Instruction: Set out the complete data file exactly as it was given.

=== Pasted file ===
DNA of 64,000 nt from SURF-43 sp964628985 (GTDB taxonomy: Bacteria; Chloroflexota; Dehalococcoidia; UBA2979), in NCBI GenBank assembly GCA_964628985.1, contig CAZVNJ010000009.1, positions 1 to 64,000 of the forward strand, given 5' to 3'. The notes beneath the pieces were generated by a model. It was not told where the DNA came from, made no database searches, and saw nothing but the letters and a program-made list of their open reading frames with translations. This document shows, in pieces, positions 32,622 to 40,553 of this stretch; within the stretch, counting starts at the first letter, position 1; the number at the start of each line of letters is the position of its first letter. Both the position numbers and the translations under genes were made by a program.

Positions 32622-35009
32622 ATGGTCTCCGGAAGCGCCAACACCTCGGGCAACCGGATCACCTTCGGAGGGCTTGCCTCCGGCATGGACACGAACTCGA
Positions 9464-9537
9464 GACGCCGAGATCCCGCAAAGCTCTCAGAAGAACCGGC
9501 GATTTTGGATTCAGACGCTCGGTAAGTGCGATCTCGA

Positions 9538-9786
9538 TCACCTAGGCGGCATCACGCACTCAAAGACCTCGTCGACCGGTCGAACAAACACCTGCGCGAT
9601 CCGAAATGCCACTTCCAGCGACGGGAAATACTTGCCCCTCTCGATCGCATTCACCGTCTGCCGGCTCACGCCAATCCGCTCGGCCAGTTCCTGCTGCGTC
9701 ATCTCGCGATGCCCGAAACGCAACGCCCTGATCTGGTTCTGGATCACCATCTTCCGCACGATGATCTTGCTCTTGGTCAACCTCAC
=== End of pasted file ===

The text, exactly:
DNA of 64,000 nt from SURF-43 sp964628985 (GTDB taxonomy: Bacteria; Chloroflexota; Dehalococcoidia; UBA2979), in NCBI GenBank assembly GCA_964628985.1, contig CAZVNJ010000009.1, positions 1 to 64,000 of the forward strand, given 5' to 3'. The notes beneath the pieces were generated by a model. It was not told where the DNA came from, made no database searches, and saw nothing but the letters and a program-made list of their open reading frames with translations. This document shows, in pieces, positions 32,622 to 40,553 of this stretch; within the stretch, counting starts at the first letter, position 1; the number at the start of each line of letters is the position of its first letter. Both the position numbers and the translations under genes were made by a program.

Positions 32622-35009
32622 ATGGTCTCCGGAAGCGCCAACACCTCGGGCAACCGGATCACCTTCGGAGGGCTTGCCTCCGGCATGGACACGAACTCGA
Positions 9464-9537
9464 GACGCCGAGATCCCGCAAAGCTCTCAGAAGAACCGGC
9501 GATTTTGGATTCAGACGCTCGGTAAGTGCGATCTCGA

Positions 9538-9786
9538 TCACCTAGGCGGCATCACGCACTCAAAGACCTCGTCGACCGGTCGAACAAACACCTGCGCGAT
9601 CCGAAATGCCACTTCCAGCGACGGGAAATACTTGCCCCTCTCGATCGCATTCACCGTCTGCCGGCTCACGCCAATCCGCTCGGCCAGTTCCTGCTGCGTC
9701 ATCTCGCGATGCCCGAAACGCAACGCCCTGATCTGGTTCTGGATCACCATCTTCCGCACGATGATCTTGCTCTTGGTCAACCTCAC